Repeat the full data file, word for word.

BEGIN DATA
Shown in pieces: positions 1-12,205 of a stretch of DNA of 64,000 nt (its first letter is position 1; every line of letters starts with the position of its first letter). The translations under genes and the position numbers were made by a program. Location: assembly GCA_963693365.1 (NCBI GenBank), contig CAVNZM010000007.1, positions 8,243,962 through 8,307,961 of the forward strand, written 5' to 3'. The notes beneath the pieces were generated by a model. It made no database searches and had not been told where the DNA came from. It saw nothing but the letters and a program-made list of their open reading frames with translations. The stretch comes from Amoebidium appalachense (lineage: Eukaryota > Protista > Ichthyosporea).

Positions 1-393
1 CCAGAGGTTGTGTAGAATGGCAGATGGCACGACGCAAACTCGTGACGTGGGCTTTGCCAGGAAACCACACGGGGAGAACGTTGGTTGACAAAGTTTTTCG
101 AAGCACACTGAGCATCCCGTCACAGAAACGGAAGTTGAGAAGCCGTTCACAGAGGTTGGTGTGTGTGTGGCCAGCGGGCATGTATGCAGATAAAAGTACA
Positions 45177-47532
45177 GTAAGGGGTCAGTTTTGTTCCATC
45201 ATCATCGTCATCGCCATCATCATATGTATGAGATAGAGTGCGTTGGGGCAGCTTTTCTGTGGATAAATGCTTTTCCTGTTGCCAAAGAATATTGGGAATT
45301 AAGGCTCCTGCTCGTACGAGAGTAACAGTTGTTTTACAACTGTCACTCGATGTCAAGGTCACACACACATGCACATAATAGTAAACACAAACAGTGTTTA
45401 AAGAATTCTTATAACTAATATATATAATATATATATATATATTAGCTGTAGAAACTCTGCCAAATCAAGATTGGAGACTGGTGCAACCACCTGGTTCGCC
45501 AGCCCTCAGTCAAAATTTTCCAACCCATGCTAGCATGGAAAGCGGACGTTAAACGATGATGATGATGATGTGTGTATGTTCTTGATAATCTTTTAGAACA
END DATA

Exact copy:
Shown in pieces: positions 1-12,205 of a stretch of DNA of 64,000 nt (its first letter is position 1; every line of letters starts with the position of its first letter). The translations under genes and the position numbers were made by a program. Location: assembly GCA_963693365.1 (NCBI GenBank), contig CAVNZM010000007.1, positions 8,243,962 through 8,307,961 of the forward strand, written 5' to 3'. The notes beneath the pieces were generated by a model. It made no database searches and had not been told where the DNA came from. It saw nothing but the letters and a program-made list of their open reading frames with translations. The stretch comes from Amoebidium appalachense (lineage: Eukaryota > Protista > Ichthyosporea).

Positions 1-393
1 CCAGAGGTTGTGTAGAATGGCAGATGGCACGACGCAAACTCGTGACGTGGGCTTTGCCAGGAAACCACACGGGGAGAACGTTGGTTGACAAAGTTTTTCG
101 AAGCACACTGAGCATCCCGTCACAGAAACGGAAGTTGAGAAGCCGTTCACAGAGGTTGGTGTGTGTGTGGCCAGCGGGCATGTATGCAGATAAAAGTACA
Positions 45177-47532
45177 GTAAGGGGTCAGTTTTGTTCCATC
45201 ATCATCGTCATCGCCATCATCATATGTATGAGATAGAGTGCGTTGGGGCAGCTTTTCTGTGGATAAATGCTTTTCCTGTTGCCAAAGAATATTGGGAATT
45301 AAGGCTCCTGCTCGTACGAGAGTAACAGTTGTTTTACAACTGTCACTCGATGTCAAGGTCACACACACATGCACATAATAGTAAACACAAACAGTGTTTA
45401 AAGAATTCTTATAACTAATATATATAATATATATATATATATTAGCTGTAGAAACTCTGCCAAATCAAGATTGGAGACTGGTGCAACCACCTGGTTCGCC
45501 AGCCCTCAGTCAAAATTTTCCAACCCATGCTAGCATGGAAAGCGGACGTTAAACGATGATGATGATGATGTGTGTATGTTCTTGATAATCTTTTAGAACA